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Feds may reduce funding for armed pilots?

Discussion in 'General Gun Discussions' started by David, Mar 24, 2012.

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  1. David

    David Member

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  2. ApacheCoTodd

    ApacheCoTodd Member

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    Of course they may... Because this is what is seen as waste in today's budget.:banghead:
    I love the notion that no one on the flight really knows whether and can therefore expect that a crew member or three are armed. That and sky marshals give me a greater sense of security than having our shoes and crotches glommed by TSA officials.
     
  3. mbopp

    mbopp Member

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    My brother is a captain for a major airline. A few years back he told me about this program and we discussed possible sidearms for him (he's a hard core lefty.) There was a major gun manufacturer offering discounts to flight crew members if they wanted to purchase one.
    But he never pursued it further.
     
  4. David

    David Member

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  5. gunnutery

    gunnutery Member

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    Here's my response I posted on foxnews.com :

    So, we could trust the T SA 100% and take pilots tools away. OR let them keep their tools in case there's a lethal threat onboard, just in case the TS A agent had a bad day, or took too long making a nursing mother dump all her pumped milk out and let a bad guy get by unnoticed.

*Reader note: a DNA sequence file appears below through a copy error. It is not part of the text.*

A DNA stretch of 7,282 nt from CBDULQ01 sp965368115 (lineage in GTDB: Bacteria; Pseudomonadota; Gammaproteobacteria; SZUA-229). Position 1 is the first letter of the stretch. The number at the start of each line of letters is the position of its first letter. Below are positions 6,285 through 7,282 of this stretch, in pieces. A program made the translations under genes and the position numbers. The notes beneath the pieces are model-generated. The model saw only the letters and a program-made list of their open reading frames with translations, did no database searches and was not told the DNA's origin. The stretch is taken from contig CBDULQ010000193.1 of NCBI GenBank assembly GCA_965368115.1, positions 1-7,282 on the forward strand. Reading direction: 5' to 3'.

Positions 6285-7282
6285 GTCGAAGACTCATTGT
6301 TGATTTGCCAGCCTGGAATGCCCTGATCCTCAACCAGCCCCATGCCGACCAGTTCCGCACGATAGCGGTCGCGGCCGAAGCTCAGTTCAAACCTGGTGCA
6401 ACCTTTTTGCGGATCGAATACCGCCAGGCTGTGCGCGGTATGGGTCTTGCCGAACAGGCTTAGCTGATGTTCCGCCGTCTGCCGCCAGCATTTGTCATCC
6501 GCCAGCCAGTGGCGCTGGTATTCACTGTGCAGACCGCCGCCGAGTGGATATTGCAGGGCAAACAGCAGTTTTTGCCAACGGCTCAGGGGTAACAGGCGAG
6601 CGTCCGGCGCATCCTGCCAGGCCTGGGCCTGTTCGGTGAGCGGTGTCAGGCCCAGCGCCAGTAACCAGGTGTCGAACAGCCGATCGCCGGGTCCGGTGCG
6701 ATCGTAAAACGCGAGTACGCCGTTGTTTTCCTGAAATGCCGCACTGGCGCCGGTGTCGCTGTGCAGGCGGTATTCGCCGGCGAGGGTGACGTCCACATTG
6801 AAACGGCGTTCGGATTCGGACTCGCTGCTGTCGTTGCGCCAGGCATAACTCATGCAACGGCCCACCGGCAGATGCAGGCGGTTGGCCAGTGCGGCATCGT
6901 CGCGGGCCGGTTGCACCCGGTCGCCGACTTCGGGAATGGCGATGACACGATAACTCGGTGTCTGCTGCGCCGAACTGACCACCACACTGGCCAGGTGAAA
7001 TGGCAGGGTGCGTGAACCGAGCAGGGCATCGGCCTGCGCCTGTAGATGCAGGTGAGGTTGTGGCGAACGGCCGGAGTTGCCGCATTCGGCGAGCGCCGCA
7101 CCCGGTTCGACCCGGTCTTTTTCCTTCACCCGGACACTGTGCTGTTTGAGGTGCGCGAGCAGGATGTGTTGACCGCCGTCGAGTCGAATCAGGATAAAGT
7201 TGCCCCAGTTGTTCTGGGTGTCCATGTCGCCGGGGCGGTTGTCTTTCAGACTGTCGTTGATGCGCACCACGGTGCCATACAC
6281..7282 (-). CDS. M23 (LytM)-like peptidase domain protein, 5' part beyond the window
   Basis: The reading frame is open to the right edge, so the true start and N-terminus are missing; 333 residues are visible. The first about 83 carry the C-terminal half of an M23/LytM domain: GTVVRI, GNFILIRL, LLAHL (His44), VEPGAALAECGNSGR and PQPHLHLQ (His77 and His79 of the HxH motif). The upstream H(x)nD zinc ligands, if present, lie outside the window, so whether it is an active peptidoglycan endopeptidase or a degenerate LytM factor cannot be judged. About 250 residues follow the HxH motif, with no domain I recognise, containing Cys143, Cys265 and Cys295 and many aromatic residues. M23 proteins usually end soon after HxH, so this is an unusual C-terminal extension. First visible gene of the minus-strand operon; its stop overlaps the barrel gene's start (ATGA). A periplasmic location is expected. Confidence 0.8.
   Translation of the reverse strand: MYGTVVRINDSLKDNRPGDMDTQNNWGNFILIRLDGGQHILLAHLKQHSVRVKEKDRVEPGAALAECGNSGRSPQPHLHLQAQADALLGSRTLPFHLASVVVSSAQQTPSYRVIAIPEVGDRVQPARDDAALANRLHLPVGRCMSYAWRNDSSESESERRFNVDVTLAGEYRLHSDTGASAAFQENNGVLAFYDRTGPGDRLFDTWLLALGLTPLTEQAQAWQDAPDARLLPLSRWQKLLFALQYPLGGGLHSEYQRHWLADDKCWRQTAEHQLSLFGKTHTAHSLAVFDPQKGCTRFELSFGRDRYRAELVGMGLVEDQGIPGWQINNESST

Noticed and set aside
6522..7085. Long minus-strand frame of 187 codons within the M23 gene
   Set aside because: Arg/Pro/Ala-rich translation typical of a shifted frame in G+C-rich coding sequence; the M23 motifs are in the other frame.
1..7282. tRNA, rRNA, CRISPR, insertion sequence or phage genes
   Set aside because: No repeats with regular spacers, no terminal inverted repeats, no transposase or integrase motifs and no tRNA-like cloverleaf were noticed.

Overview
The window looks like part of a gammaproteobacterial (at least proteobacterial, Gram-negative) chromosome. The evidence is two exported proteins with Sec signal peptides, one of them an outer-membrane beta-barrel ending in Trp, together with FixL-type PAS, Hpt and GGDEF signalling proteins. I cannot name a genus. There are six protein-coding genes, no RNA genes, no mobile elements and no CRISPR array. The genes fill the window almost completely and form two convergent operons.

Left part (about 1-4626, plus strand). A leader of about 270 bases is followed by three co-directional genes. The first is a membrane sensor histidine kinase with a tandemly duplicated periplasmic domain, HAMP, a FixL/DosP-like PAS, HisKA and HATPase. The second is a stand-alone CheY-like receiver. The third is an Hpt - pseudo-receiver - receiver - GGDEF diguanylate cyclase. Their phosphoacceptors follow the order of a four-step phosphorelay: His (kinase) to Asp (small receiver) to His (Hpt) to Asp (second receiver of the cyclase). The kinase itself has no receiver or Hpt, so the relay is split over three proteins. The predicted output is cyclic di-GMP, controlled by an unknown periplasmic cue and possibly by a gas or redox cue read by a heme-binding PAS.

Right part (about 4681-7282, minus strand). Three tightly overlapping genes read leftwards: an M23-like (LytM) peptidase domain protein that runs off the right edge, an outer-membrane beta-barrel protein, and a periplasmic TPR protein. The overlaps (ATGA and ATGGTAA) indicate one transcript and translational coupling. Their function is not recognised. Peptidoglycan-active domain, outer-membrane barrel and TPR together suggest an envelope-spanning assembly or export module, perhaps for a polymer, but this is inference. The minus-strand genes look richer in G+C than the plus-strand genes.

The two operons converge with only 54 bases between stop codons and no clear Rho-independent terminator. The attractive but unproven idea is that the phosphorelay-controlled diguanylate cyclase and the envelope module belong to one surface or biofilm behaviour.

If we take pilot's life saving tools away, the only other option is scrambling F16s to follow the plane in duress and escort it back to an airport or take it out of the sky. In financial terms: $100,000+ in jet fuel, $100,000+ per missile fired. OR $15 per flight (as the interviewee said) for having an armed captain (who was going to be there anyway) plus $0.50 - $1 for each round he fires at said threat.
     
  6. bigfatdave

    bigfatdave Member

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    Do the booger-eating-morons in the TSA still mandate a padlock through the trigger guard for onboard storage? (no, I'm not joking)
    [​IMG]
    looks like a HK USP compact or tactical to me
     
  7. HARV6

    HARV6 Member

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    When the program started after 9/11 a pilot who volunteered was flown out to a training facility in the SW US. There they were issued a Springfield xd40, and for a week each individual was trained by multiple instructors. Each trainee burned through 2-3k Speer gold dots and shipped back home with a pretty decent supply. Can't see how that is very cost effective.
     
    Last edited: Mar 24, 2012
  8. Laetus1

    Laetus1 Member

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    A very good friend of mine is a pilot who has been trained through this program. Yes, he has been issued an h&k usp .40. I have talked extensively with him about his training and have witnessed his abilities in person since the training. Since I assume he is representative of the program, I must say I feel much safer knowing that guys like that are in the cockpit. There will be NO more cockpit invasions with guys like him in there! Yes, there is expense involved in issuing him a handgun, but he pays for his own training and recertification. He gets no extra pay for what he does. This program costs a pittance compared to the value it brings, and eliminating this program does almost nothing to the deficit problem. Though there is no way to prove it, I suspect there is more going on here than a very serious worry about lowering the deficit.

    Sent from my DROID BIONIC using Tapatalk
     
  9. gunnutery

    gunnutery Member